As shown in FIG. 9, the vehicle 12 can avoid the obstacle 14 and the boundary sections 29 of the road 13 by using the avoidance control device 11. Moreover, at the evaluation ending time when the driving maneuver for the avoidance by the avoidance control device 11 is completed, the vehicle 12 travels within the travelable range of the road 13 in a traveling attitude along the direction of the road 13 (the attitude angle θ=0°.

The avoidance maneuver calculation device 10 according to the embodiment calculates the optimum driving maneuver amounts while considering the degrees of accession not only to the obstacle 14 but also to the boundary sections 29 of the road 13. Therefore, it is possible to calculate the optimum driving maneuver amounts for avoiding the obstacle 14 within the travelable range of the road 13.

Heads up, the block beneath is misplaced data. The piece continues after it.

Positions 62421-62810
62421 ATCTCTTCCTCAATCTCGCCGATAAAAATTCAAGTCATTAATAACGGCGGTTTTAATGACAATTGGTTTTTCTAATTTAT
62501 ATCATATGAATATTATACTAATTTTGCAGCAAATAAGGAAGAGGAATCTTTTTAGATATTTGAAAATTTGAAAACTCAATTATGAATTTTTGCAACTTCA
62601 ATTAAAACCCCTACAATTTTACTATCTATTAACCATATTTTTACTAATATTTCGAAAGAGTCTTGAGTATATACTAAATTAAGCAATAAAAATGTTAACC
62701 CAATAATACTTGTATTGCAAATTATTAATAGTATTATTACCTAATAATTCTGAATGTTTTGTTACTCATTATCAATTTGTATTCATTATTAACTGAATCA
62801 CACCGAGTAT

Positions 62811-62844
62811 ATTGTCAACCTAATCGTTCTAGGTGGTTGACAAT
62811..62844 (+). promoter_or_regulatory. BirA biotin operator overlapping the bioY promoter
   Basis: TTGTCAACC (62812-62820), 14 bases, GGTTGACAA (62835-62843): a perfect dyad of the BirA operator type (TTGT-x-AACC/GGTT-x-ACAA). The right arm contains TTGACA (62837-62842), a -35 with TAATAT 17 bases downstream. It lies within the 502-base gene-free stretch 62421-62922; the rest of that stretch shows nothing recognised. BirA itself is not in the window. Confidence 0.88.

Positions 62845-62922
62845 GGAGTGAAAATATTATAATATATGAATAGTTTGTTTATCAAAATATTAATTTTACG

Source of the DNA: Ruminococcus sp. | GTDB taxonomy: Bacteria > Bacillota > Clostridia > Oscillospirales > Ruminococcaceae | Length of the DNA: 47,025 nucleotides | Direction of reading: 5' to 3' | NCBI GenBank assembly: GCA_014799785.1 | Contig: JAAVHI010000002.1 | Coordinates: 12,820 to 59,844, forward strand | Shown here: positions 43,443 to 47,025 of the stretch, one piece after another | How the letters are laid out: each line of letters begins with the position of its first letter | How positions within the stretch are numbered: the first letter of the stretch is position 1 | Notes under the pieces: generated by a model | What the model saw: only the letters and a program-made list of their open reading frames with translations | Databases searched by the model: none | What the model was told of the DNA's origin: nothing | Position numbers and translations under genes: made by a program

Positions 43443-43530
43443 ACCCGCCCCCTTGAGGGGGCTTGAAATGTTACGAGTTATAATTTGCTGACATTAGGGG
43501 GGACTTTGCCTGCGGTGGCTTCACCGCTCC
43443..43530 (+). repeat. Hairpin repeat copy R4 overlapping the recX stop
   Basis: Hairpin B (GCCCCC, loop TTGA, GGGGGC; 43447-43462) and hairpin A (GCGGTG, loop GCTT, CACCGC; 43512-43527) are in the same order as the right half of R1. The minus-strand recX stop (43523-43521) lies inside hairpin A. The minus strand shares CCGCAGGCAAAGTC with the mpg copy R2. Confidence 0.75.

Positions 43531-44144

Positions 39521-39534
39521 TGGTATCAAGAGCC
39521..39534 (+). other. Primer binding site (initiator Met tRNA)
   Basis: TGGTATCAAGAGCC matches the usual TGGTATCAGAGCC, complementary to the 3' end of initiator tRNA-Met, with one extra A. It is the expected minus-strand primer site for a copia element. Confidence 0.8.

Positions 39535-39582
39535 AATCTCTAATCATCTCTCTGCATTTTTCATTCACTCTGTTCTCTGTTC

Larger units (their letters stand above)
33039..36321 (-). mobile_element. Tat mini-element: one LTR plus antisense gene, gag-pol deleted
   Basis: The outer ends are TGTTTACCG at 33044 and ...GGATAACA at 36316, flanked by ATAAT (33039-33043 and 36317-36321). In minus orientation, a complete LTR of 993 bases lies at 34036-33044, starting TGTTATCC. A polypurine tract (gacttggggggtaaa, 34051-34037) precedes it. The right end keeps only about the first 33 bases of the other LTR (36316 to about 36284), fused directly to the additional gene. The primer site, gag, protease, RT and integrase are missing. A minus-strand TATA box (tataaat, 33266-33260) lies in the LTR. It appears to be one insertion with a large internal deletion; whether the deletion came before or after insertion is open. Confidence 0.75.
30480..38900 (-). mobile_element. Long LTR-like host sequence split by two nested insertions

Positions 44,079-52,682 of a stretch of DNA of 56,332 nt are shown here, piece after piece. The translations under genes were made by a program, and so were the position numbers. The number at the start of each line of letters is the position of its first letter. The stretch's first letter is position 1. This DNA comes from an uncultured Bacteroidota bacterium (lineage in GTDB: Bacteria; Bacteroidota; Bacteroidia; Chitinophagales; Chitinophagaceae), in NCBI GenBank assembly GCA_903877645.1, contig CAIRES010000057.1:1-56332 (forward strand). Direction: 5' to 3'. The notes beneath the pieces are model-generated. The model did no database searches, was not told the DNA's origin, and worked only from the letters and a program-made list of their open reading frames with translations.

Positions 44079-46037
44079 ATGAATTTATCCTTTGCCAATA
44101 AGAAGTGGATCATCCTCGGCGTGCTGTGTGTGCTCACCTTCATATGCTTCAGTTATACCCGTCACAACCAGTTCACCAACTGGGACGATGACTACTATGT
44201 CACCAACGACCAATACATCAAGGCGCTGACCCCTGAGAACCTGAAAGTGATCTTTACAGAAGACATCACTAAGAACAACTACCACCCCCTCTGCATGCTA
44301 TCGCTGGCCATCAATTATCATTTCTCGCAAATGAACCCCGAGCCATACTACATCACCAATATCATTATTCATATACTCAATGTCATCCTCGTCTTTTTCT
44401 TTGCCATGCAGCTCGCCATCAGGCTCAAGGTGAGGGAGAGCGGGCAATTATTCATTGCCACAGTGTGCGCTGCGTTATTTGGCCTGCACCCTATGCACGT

Moreover, the avoidance maneuver calculation device 10 calculates the optimum driving maneuver amounts while further considering the recovery of the attitude angle θ of the vehicle 12 back to the direction of the road 13 after avoiding the obstacle 14. Specifically, as shown in FIG. 8, the avoidance maneuver calculation device 10 calculates the driving maneuver amount so as to start putting the front wheel angle back at a stage of prediction that it is possible to secure a movement amount in the Y axis direction (the width direction of the road 13) necessary for avoiding the obstacle 14, then to invert the steering angle to an opposite phase immediately after avoiding the obstacle 14, and to return to a neutral position (the attitude angle θ=0° on or before the evaluation ending time (t0+T). For this reason, as shown in FIG. 9, it is possible to calculate the optimum driving maneuver amounts to enable the vehicle 12 to avoid the obstacle 14 and the boundary sections 29 of the road 13.